First off, the inevitable disclaimer: I’m a Flash guy, not really an HTML5 guy. But I’m also an Apple guy – I’ve owned 8 Macs, 2 iPhones, and 0 PCs over the last 20 years. I’m naturally receptive to Steve’s ideas, so maybe this HTML5 stuff does make sense. Or does it?
I don’t mean to come late to or prolong the argument. Rather, I actually wanted to dig a little deeper into the HTML5 vs. Flash debate and offer a fair rebuttal to the most fanatical of claims.
Let’s get to it…
I’m getting this out of the way first because it’s been done to death. Yes, it’s possible to play video without Flash by using HTML5 video. But it has caveats depending on the browser and the codec. This myth also wants us to overlook that we’ve been able to play video in HTML4 for over a decade using Quicktime, Windows Media, DIVX, RealPlayer, and dozens of other formats.
The problem solved by Flash video wasn’t can I show a video? Instead, Flash solved can everyone watch my video? HTML5 video doesn’t provide this solution; it just adds another approach to the incompatibility pile.
It’s also important to point out that Apple’s support for HTML5 video in iPOS* has less to do with open standards and more to do with boosting QuickTime-based view count. Don’t believe me? Visit www.youtube.com/html5 on your iPhone. You won’t see the HTML5 video example. Instead you’ll be forwarded to YouTube mobile which offers videos playable only in the iPOS QuickTime player.
* iPOS – aka the iPhone, iPod, iPad OS
Another hot topic with little merit. If Flash had stopped advancing eight years ago it might have been possible see “HTML5 kill Flash” someday. But Flash is far more ubiquitous and powerful than that.
In the immediate future, Flash player will be up and running on almost every device and browser. Historically it takes about a year for the latest Flash Player to hit 80% penetration, and another 6 months to get to 90%.
In contrast, HTML5 must continue to wait for users to adopt newer browsers as well as for these browsers to negotiate standards. The leading HTML5 browsers, Safari and Chrome, make up less than 20% of the desktop market. And Mobile Safari is only at ~30% share despite being available for 2+ years and the current mobile market leader.
Moving on, the Flash Platform today provides a far more complex level of interactivity that the HTML5 digerati can imagine, including skinnable components, embeddable swfs, movieclips, native apps w/ native processes, video and microphone input, peer-to-peer communication and file transfer, the Text Layout Framework, shared whiteboarding, and multiplayer games …and that’s just the off-the-top-of-my-head stuff.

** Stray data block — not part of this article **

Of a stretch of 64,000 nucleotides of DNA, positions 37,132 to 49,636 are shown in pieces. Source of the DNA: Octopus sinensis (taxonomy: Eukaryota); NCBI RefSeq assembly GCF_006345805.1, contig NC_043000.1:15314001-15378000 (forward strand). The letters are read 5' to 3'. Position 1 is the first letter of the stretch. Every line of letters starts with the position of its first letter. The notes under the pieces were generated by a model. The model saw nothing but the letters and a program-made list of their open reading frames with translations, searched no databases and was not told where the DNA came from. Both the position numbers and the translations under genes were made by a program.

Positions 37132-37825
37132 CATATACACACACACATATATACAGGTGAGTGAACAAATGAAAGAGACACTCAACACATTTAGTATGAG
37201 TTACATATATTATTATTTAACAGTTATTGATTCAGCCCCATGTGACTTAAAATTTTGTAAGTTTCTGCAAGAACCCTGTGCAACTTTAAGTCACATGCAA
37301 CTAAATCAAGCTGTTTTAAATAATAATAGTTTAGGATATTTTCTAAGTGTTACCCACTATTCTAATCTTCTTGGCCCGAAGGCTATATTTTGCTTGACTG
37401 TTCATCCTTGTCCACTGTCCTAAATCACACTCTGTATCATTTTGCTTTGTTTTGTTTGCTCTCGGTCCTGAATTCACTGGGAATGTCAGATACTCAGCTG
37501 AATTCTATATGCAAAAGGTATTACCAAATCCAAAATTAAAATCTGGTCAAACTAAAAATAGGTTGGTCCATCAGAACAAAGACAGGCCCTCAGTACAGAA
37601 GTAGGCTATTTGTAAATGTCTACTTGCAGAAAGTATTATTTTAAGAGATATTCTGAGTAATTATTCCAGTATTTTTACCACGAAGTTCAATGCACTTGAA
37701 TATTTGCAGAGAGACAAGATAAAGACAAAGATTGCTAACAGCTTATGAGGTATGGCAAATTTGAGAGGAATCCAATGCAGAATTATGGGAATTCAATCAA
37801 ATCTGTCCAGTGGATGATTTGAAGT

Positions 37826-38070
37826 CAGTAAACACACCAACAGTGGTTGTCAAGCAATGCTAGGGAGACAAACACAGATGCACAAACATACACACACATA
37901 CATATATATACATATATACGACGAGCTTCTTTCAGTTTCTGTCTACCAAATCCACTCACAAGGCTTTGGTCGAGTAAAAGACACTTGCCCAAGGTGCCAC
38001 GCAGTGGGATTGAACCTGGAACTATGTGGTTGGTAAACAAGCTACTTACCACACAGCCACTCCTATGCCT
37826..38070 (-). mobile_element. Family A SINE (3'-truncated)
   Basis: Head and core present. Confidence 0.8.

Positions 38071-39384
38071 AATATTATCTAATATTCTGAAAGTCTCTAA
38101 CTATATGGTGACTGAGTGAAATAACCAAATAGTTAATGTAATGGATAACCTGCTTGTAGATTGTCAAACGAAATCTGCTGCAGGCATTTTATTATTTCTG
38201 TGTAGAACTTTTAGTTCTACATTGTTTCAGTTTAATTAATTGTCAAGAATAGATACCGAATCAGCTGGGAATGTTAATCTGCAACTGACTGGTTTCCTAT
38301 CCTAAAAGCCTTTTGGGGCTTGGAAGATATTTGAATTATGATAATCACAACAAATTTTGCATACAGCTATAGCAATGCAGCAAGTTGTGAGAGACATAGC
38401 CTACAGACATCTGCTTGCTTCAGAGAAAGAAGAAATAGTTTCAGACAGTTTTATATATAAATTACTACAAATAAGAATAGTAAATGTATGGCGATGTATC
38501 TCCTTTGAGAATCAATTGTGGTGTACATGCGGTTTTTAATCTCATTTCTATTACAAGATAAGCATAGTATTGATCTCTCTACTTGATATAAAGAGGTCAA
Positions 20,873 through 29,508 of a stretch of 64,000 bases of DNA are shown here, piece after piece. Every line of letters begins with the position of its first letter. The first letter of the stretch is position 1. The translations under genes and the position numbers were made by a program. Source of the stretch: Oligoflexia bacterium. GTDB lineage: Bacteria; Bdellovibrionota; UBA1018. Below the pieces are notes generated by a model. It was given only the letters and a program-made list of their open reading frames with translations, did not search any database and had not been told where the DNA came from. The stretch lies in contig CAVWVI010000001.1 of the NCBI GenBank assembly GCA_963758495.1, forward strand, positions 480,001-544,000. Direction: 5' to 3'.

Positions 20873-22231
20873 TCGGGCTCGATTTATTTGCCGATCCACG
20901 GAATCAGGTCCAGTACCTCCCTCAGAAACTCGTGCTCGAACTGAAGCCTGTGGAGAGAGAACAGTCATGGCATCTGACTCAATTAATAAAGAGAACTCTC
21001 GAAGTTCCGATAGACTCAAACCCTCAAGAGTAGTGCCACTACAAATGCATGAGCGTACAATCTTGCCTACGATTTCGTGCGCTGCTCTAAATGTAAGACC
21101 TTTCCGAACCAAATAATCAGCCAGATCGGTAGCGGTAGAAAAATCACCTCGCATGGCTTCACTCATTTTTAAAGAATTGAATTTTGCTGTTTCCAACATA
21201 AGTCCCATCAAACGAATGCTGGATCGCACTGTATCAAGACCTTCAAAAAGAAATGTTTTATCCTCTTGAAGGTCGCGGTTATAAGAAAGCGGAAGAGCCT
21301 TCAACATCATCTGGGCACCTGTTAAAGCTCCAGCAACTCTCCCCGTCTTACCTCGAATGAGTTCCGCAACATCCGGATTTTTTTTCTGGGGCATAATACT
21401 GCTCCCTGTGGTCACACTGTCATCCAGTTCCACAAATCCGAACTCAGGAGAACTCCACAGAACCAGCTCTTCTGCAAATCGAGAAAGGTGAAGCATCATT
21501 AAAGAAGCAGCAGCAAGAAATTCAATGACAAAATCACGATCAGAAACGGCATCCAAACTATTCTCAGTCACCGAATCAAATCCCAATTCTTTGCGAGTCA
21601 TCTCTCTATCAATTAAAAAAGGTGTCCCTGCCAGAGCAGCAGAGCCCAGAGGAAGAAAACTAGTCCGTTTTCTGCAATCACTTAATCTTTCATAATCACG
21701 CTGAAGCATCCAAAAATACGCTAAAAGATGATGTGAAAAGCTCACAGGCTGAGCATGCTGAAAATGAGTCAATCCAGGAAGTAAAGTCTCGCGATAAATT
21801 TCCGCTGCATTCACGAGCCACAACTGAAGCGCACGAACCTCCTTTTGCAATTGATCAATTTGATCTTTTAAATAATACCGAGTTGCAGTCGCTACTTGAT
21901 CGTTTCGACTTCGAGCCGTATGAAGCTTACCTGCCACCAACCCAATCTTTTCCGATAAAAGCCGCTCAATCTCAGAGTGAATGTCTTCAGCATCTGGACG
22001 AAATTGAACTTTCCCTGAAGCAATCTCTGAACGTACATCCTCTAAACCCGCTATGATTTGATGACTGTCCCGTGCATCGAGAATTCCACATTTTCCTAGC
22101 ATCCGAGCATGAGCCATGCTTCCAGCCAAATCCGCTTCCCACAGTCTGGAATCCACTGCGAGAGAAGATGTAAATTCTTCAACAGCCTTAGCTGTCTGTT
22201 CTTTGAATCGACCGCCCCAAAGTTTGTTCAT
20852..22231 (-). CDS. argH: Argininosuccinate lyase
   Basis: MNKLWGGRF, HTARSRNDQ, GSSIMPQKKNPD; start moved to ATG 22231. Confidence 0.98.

Fact is, no other technology provides all of this in a single universal platform.
To me, canvas appears to be is the most severe limitation to HTML5. To start off, there’s the little things. Canvas doesn’t support fonts except those supported by each particular browser. Canvas only supports limited interactivity, so games are a no-no.* Canvas has no plans for accessibility. And canvas can’t do this.
The there’s the big thing: canvas has zero support for designers. No apps, no drawing tools, no animation controls, no tutorials. Nothing! What does exist are various examples of how to write code to create primitive graphics or how to convert graphics from Illustrator to canvas.
Designers and artists don’t write code, they draw lines and add color. They expect a GUI to create visual content, not BBEdit. Easy-to-use visual tools will have be created for design and layout before we ever see serious adoption.[ * Update: I misread this section in the specifications which actually advises against graphically intense canvas content, particularly that which could be done in mark-up.]
This is a catch-all for some of the most common complaints associated with Flash, yet will persist in HTML5.
1) CPU hogging – yes, Flash pushes CPUs. But so does HTML5, even with really simple apps.
2) Banner ads – HTML5 won’t kill Flash banner ads – they’ll just be done in HTML5, but now you can’t ignore them with a Flash-blocker (note to HTML5 developers – you can have the banner market. Please. Take it.)
4) Crashes – this one is harder to clearly refute except to say that Flash Player 10.1 is far less resource intensive than the current version because it’s meant to work on mobile devices, which is no small effort. In contrast, HTML5 is brand new and therefore untested. As people start to experiment with complex canvases, we’re going to see CPUs pushed just as much as Flash, if not more.
The fact: nobody is doing more to support HTML5 than Adobe (not even Apple). First off, Adobe provides the tools for 99% of the creative community, so inevitably Adobe will be the primary source for design tools to actually make SVGs and canvas content. Ironically, Adobe pushed for SVG integration but was ultimately won over by the flexibility of Flash.
Further, Adobe is already working on supporting the code-based approaches to graphics in their Creative Suite. FXG, a XML-based graphic format guide, was started with CS4 to better enable the transfer of graphic content between apps. With some tweaking, it will be very easy for Illustrator, Fireworks, and Photoshop to export canvas-happy content. If Flash picks up the torch, we may even have sophisticated animation as well.
Bottom line (and greatest irony): the only company we can actually count on to make HTML5 successful will be Adobe.